According to Lou Adler, author of Hire with Your Head, “There is nothing more important—to your personal and company success—than hiring great people. Nothing.” So, how do you do it? The answer isn’t always as easy as 1-2-3, but here are a few tips for heading in the right direction:
Before the interview process begins, spell out what it is you really want. Sit down and identify what the company ultimately needs in the person who will take on this position. If the ideal fit for the role isn’t well-defined to begin with, the person becomes impossible to find. Then, when the interviewing process begins and you get an idea of the candidate pool, you can make adjustments.
After observing people who consistently hire great people, Lou Adler offers 3 steps using a performance-based hiring process:
1) Remain objective throughout the hiring process, lighting the impact of first impressions, biases, intuition, prejudices, and pre-conceived notions of success. This way, all the information collected in the interview is relevant and unbiased.
2) Collect information across multiple job factors, rather than deciding quickly if the candidate is suitable for the job based on a narrow range of traits like technical competence, intelligence, or affability. Collecting the right information before deciding yes or no is key here.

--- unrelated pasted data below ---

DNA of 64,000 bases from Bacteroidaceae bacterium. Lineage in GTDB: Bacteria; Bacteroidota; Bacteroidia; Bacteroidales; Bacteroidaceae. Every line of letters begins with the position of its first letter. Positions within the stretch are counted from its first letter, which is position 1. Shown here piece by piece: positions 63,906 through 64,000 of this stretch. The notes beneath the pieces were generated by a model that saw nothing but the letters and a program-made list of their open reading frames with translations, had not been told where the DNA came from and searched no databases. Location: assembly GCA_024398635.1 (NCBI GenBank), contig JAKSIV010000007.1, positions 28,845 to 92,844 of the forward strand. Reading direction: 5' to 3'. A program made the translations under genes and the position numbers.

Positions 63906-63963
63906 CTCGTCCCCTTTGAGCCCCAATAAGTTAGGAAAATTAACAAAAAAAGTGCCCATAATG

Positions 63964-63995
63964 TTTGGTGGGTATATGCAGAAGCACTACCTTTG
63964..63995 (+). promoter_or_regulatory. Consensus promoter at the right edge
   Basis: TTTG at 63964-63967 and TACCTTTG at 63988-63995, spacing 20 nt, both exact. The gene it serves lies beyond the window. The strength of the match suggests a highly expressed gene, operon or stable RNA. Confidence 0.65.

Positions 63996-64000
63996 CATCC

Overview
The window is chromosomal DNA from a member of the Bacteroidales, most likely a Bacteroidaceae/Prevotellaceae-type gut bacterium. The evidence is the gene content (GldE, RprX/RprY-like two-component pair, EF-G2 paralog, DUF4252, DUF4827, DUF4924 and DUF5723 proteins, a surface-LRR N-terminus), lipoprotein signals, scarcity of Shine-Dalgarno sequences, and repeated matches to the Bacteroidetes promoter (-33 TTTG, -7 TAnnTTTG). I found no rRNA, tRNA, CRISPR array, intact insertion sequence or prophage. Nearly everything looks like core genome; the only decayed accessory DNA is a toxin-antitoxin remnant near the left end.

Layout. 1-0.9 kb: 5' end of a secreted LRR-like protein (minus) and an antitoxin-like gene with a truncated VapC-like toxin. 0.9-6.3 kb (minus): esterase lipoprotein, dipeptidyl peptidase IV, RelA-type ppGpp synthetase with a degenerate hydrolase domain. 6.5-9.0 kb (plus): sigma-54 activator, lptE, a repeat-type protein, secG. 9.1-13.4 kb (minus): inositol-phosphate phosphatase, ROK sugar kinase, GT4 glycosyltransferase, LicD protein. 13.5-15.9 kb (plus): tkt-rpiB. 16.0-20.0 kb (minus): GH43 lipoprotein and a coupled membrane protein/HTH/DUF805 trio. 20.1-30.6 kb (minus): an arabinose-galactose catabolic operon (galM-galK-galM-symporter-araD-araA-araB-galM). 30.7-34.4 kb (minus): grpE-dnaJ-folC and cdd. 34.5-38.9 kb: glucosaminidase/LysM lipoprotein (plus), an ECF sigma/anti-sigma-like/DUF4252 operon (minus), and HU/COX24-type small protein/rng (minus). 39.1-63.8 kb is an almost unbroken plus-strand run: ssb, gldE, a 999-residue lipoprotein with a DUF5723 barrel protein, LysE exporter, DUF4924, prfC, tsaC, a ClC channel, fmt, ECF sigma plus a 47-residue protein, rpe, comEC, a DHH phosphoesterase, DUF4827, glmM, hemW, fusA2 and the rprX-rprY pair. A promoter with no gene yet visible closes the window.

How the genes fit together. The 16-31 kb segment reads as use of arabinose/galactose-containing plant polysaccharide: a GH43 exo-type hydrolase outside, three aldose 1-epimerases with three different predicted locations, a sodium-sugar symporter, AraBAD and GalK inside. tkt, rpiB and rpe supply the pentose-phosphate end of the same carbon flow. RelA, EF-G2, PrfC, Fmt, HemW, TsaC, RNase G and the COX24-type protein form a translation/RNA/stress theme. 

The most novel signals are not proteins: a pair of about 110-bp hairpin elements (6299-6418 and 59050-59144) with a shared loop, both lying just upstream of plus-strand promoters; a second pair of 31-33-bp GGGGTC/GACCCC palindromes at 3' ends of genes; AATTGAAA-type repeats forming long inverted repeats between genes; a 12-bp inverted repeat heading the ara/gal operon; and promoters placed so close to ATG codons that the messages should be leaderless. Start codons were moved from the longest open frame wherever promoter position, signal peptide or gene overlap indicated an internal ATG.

3) Use an evidence-based approach to determine whether the candidate is motivated and competent to meet all job needs. This involves some formal type of decision-making process based on evaluating the evidence rather than using an up/down voting system.
Adler would argue that hiring managers making the most mistakes generally violate one or more of these rules. Hiring managers can lean too far towards personality and mistakenly hire someone who is strong in a couple areas, but too broad to handle all aspects of the position. On the other end of the spectrum, hiring managers can go overboard on validating technical competency, ignoring critical core skills like working with others, planning, budgeting, and meeting deadlines.
Lou Adler says, “The key to hiring both competent and highly motivated people is to collect enough of the right facts.” Cover your bases by gathering facts about each candidate’s motivation, competence, and technical ability to avoid a future realization that the person you hired is only partially competent.
We would recommend reading Hire with Your Head to gain some invaluable insight into the hiring process. Tell us your own experiences and advice for hiring great people?
Full blog @ The Hunt